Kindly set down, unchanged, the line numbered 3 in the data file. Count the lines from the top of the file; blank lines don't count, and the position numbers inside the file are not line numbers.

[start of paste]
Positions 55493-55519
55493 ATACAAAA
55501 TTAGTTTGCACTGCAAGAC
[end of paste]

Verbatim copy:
55501 TTAGTTTGCACTGCAAGAC